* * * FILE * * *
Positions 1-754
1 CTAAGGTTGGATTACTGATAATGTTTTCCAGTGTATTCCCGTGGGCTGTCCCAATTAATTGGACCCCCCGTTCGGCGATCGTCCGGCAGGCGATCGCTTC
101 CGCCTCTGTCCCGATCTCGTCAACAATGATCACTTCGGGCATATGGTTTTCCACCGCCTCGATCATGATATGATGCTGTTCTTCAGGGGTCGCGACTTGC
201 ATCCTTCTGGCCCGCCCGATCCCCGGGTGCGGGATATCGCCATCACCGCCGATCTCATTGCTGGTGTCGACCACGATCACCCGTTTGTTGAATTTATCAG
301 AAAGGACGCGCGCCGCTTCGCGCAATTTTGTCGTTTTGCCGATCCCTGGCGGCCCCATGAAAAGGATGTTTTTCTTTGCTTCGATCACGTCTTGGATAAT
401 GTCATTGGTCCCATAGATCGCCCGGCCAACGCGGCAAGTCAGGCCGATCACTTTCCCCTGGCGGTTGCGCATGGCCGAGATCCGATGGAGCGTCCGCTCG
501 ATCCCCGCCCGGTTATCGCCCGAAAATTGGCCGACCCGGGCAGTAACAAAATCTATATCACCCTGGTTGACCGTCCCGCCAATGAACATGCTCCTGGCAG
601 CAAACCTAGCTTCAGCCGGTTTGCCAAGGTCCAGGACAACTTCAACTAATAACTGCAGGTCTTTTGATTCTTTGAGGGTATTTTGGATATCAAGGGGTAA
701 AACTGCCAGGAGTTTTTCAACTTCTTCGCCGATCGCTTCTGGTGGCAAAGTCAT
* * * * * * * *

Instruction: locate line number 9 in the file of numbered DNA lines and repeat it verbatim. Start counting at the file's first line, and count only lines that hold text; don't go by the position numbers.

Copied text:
701 AACTGCCAGGAGTTTTTCAACTTCTTCGCCGATCGCTTCTGGTGGCAAAGTCAT